The US Environmental Protection Agency (EPA) released the final draft of a study last month on the effects on drinking water of fracking (high volume hydraulic fracturing for the extraction of oil and natural gas). The study had been requested by Congress in 2010.
An earlier, 2004, EPA study had found that fracking had no adverse effect on drinking water. That conclusion was then used to exempt fracking from the Safe Drinking Water Act. Since then, there has been an accumulation of evidence that fracking has substantial negative consequences for a whole range of environmental and health concerns.
The EPA study found no evidence that fracking has caused “widespread, systemic impacts on drinking water resources in the United States.” It goes on to say, however, that, under certain circumstances, wells can leak and cause local contamination of the water table.
Energy industry representatives and political supporters of fracking have taken this as constituting a “clean bill of health” for the process, the use of which has expanded explosively over the last few decades.
Fracking is now taking place across substantial portions of the US, from California to Pennsylvania and Texas to the Dakotas, bolstering the position of the US as a major oil and gas producer. There are fracking wells in half of US states, with at least 12.2 million people living near or drinking water from a source within a mile of a fracked well. In Pennsylvania alone there are currently about 8,800 active fracking wells.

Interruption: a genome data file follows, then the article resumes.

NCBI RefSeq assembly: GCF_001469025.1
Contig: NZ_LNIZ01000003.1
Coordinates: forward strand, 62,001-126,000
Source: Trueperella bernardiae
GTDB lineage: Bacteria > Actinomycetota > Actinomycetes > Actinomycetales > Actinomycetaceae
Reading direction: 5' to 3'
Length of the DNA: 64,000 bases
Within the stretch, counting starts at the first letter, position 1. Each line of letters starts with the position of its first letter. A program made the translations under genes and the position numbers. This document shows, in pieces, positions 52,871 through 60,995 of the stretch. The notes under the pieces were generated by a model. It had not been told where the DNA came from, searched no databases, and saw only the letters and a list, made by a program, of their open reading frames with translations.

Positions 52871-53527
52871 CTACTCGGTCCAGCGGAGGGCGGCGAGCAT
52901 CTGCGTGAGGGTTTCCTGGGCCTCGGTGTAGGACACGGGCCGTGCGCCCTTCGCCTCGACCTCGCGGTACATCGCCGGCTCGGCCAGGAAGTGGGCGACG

The EPA report is consistent with the Obama administration’s long-established support for fracking (see: White House announces pro-corporate fracking rules).
The EPA’s analysis is narrow in scope and the language carefully crafted so as to appear to say more than it really does. While stating that the numbers of documented incidents is low compared to the number of wells, the report represents an acknowledgement that contamination does occur, a fact that has long been denied by fracking supporters.